MUNICH – A court in Germany closed its doors to the public Thursday following testimony from a former neo-Nazi of a plot to “topple” the German government.
The testimony before a Munich court came from a female defendant facing terrorism charges in connection with a plot to detonate a bomb during cornerstone-laying ceremonies for a Munich synagogue last year.
The defendant, who was a minor at the time of last year’s bomb plot, told the court that the group’s neo-Nazi ringleader Martin Wiese had envisioned the bombing as only a prelude to “a plan to topple the government in Berlin”.
She admitted having been aware of the bomb plot, but told the court she had since then come to the realisation that the neo-Nazi movement “is completely wrong”.
Bowing to a defence petition, Munich Superior Court ordered the proceedings held behind closed doors owing to the fact that several of the defendants were minors when arrested.
Marking the first time that suspected neo-Nazis have been charged with terrorism in Germany, defence attorneys for five defendants told the court their clients would “offer full and explicit testimony” during the trial.
The five accused – three women and two men – are alleged members of the extremist rightwing group “Southern Comrades” which had planned to set off a bomb during cornerstone-laying ceremonies for the new Jewish centre on November 9, 2003.
The trial is the first of two in the case. The main accused, the group’s neo-Nazi ringleader Wiese, goes on trial in January 2005, along with four co-defendants.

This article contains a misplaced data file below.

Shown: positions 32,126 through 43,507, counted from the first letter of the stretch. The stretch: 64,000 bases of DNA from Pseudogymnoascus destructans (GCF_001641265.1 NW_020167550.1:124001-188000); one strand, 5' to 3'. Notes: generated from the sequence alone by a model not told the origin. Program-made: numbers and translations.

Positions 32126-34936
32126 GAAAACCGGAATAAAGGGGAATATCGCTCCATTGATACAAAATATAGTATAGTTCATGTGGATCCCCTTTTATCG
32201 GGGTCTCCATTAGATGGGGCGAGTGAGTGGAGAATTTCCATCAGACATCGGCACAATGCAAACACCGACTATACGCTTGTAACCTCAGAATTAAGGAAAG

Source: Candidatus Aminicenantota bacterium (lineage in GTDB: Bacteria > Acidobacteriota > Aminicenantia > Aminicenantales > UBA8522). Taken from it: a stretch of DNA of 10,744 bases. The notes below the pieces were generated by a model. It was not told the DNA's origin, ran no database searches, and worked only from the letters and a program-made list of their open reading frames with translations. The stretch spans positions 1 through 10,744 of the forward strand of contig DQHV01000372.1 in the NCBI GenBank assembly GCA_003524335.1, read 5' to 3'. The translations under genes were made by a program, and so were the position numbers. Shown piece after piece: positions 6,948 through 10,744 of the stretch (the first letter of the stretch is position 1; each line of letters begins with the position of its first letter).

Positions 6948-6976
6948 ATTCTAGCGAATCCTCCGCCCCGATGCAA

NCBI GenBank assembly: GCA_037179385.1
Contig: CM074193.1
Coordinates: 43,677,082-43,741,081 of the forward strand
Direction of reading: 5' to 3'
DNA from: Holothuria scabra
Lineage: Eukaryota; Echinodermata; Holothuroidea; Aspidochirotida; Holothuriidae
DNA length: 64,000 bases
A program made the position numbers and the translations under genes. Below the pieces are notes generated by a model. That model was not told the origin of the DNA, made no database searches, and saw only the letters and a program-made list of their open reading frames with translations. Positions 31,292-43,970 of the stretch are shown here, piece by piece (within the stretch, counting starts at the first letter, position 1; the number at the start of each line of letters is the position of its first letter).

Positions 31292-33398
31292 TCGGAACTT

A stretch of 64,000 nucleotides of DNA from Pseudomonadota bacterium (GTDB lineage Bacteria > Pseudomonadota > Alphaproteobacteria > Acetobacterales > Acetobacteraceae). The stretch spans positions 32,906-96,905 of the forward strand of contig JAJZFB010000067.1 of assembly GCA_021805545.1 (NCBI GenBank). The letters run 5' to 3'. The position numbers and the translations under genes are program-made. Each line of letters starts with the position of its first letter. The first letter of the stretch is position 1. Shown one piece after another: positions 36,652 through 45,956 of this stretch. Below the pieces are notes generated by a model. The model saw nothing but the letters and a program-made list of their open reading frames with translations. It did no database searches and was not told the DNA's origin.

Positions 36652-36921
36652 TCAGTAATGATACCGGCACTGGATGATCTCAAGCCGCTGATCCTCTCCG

Coming amid concern over rightwing extremists in Germany, prosecutors in the trial plan to try to prove that the accused, who had obtained 1.7 kilogrammes of bomb-making TNT for the attack, were also planning other bombings in the Bavarian capital.
According to German Chief Federal Prosecutor General Kay Nehm, the evidence shows the group were preparing to set off a bomb during cornerstone-laying ceremonies for a Jewish cultural centre near Munich’s Jakobsplatz square last November 9.
The group bought explosives in Poland and tested them in small blasts in remote areas, officials say. Police seized a total of 14 kilogrammes of explosives in September, including the 1.4 kilogrammes of TNT high explosive. The group had intended to hide their bomb in a sewer pipe under the site.
In mid-August 2003, the plot was cancelled after several members of the group were questioned by police. Police arrested the suspects in September and discovered the explosives.
The date of the synagogue foundation ceremony – 9 November – is full of symbolism: It would have been 65 years after Kristallnacht on 9 November 1938, when Nazi thugs vandalized and burned synagogues all over Germany and their policy of persecution of Jews was turned into the naked violence of the Holocaust.
Today, most German Jewish community centres are under almost permanent police protection for fear of attacks by Islamists or neo- Nazis, with roads outside closed to traffic and the compounds walled off.
The Munich trial opens after far-right political parties made strong gains in two regional elections last month.
In eastern German Saxony state, the anti-immigrant National Democratic Party (NPD) won 9 percent, while in Brandenburg state the German People’s Union (DVU) garnered 6 percent.